by Andy

Sniping FAQ

What is sniping, how common is it, what are bid groups, and is sniping wrong?

Tags: Sniping, FAQs


What is sniping?

Sniping is the practice of bidding so close to the end of an auction that there will not be enough time for anyone else to bid after you.

Do I need to download software or sign up to a web site to snipe?

No, you can snipe manually - simply place a bid in the normal way as close to the auction end as possible. The main problems with manual sniping are that you forget to do it, or try to get the bid in within a few seconds of the end and are too late.

What is the difference between sniping software and services?

Sniping services typically work as follows: you register on a web site, then set up a snipe bid for a specified number of seconds before your target auction ends. The site waits until the appropriate time then bids on the auction using your user name and password - the whole process is hosted on the site's servers.

Sniping software is installed on your PC - you set up bids using its own interface, rather than your web browser. Some programs require that you leave your PC turned on so the software can connect to the Internet and bid for you at the specified time, while "hybrid" software sends your request via a sniping service.

The main advantage of sniping services and "hybrid" software is that nothing further is required from you after the initial set-up - you can turn off your PC and the snipe should still go through. As sniping services are web-based, you can use any computer with an Internet connection to set up, edit and delete snipes. The disadvantages are that if you cannot connect to the Internet you will not be able to cancel your snipe, and you are trusting that the service is reliable and will bid the correct amount at the right time. Sniping services often charge per snipe so the cost can mount up - look carefully at the fees and reliability statistics of any service you are considering.

Sniping software normally has the advantage of a one-off registration cost which will be cheaper if you snipe often. The snipe is controlled from your own computer so you can instantly change or delete it. Disadvantages are that you can only manage snipes from one computer, which must remain on and capable of connecting to the Internet, and you are relying on the speed of your own Internet connection.

How many auctions are won by sniping?

No one, not even eBay, can tell how many bids are placed by sniping programs or websites. The reason is that the eBay API (a way for third-party software to access the eBay database) does not allow bids to be placed, so all snipe bids are made in exactly the same way as "normal" bids - through the eBay website.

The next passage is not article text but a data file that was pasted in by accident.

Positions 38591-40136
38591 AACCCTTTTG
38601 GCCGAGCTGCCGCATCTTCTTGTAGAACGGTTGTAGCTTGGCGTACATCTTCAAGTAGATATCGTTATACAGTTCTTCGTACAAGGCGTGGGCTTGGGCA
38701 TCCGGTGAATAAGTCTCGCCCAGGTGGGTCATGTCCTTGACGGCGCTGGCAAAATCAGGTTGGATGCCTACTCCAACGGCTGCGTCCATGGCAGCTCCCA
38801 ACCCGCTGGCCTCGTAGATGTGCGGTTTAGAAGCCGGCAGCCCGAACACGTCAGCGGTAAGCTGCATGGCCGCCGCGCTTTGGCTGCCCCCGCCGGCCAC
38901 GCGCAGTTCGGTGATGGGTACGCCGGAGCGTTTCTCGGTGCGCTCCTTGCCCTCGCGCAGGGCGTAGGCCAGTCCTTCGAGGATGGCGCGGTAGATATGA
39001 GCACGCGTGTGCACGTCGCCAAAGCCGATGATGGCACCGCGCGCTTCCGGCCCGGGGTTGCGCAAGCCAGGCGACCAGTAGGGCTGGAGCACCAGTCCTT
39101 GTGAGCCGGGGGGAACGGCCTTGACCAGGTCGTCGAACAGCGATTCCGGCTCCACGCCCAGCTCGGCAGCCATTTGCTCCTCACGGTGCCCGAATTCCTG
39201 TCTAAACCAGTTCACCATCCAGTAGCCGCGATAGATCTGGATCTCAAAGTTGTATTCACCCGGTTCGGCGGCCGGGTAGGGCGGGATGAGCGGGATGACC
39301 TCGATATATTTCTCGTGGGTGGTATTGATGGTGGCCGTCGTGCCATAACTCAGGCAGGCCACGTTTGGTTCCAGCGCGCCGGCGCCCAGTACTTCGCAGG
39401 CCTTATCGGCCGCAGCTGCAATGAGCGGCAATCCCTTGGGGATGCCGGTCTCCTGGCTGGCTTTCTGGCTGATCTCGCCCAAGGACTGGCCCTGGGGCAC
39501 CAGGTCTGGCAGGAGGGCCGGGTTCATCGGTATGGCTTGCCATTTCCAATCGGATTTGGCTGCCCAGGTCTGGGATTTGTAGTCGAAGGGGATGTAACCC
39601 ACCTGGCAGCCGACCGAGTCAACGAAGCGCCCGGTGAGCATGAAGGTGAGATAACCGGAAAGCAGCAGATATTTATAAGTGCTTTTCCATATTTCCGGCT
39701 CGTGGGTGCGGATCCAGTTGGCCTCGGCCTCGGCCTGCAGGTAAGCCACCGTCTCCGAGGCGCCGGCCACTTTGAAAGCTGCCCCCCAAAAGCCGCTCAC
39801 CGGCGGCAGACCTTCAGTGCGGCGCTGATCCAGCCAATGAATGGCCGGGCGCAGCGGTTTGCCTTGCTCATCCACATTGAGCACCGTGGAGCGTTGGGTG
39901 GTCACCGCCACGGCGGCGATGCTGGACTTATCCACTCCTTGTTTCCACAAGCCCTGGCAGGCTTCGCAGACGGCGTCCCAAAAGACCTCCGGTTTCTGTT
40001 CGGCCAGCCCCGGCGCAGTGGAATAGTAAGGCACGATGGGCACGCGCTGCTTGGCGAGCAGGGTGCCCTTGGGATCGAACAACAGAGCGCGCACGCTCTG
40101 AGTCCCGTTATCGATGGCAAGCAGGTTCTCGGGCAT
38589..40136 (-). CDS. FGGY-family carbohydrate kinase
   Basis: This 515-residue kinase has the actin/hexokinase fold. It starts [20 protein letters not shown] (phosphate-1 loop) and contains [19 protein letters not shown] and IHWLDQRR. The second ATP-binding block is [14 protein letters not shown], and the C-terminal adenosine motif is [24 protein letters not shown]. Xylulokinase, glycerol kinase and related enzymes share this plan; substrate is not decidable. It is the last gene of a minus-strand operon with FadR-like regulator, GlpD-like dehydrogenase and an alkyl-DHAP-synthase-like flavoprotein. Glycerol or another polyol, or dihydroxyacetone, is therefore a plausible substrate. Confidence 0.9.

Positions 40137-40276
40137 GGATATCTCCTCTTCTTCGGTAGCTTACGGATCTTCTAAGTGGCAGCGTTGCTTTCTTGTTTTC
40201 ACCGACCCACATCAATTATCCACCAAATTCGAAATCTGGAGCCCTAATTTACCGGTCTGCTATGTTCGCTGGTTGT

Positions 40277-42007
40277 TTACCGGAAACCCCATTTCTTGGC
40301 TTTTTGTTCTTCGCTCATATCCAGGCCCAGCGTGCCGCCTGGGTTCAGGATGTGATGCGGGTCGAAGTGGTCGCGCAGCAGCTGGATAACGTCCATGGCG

Desktop sniping programs generally place bids directly from users' computers, so there is no centralised data on the bids that are made this way. Sniping websites, in contrast, place bids from their own servers, and some data is available on the number of bids made using their services:

  • AuctionStealer: 6,000 to 15,000 per day
  • Bidnapper: 10,000 per day
  • eSnipe: 10,000 per day
  • JustSnipe: 1,500 per day
  • SnipeSwipe: 300 per day

An rough estimate, based on the above, is 50,000 snipes per day from all the sniping sites — or 350,000 per week.

Overall, the number of auctions won by last-minute bids is estimated by savvy eBayers to be around 5%. However, a sample of around 1000 auctions from one category showed a sniping rate of 18%, which suggests wide variations on the popularity of sniping across different categories. For a more detailed look at last-minute bidding see Statistics You Won't Find on eBay.

— UPDATE 19 May 2007 —

Mario Vodopivec of free sniping site Gixen has kindly provided us with up-to-date sniping statistics:

Sniping, by definition, only includes bids that leave no time to counter-bid, thus limiting it to around 10 seconds before auction end (I don't consider 30 or 60 seconds bids to be sniping). Gixen places bids around 5 seconds before auction end. 3% of placed snipes get "outsniped", so I estimate total number of sniped auctions to be around 6%.

Gixen is at 9,000 snipes per week at the moment, 3,600 of which are won. The total number of Gixen users just passed 10,000, and is around 10,200.

Sundays are busiest, with around 2,100 snipes scheduled per day. However the busiest days for eBay (when those snipes are placed) are Monday and Tuesday. Weekly data is more useful than daily, as differences between individual week days are significant.

Based on the data below and traffic statistics from Alexa, the data you have for web-based sniping services is too high. After this table you can see my estimate for Gixen's competitors.

Data on number of snipes placed and won using Gixen:

Week Beginning Bids Won Active Users
April 16 8,640 3,412 2,148
April 23 8,682 3,503 2,213
April 30 8,562 3,510 2,257
May 7 9,086 3,672 2,289

Estimated number of placed snipes for Gixen and competitors:

Site Estimated bids per week
Gixen 9,000
Auction Sniper 54,000
AuctionStealer 18,000
AuctionStealer through Auction LotWatch 9,000
eSnipe 18,000
Bidnapper 13,500
JustSnipe 9,000
SnipeSwipe 4,500
EZ sniper 9,000
PowerSnipe 9,000
Snip 18,000
BidRobot, StealthBid, BidSlammer, Esteal, etc. 10,000
TOTAL 181,000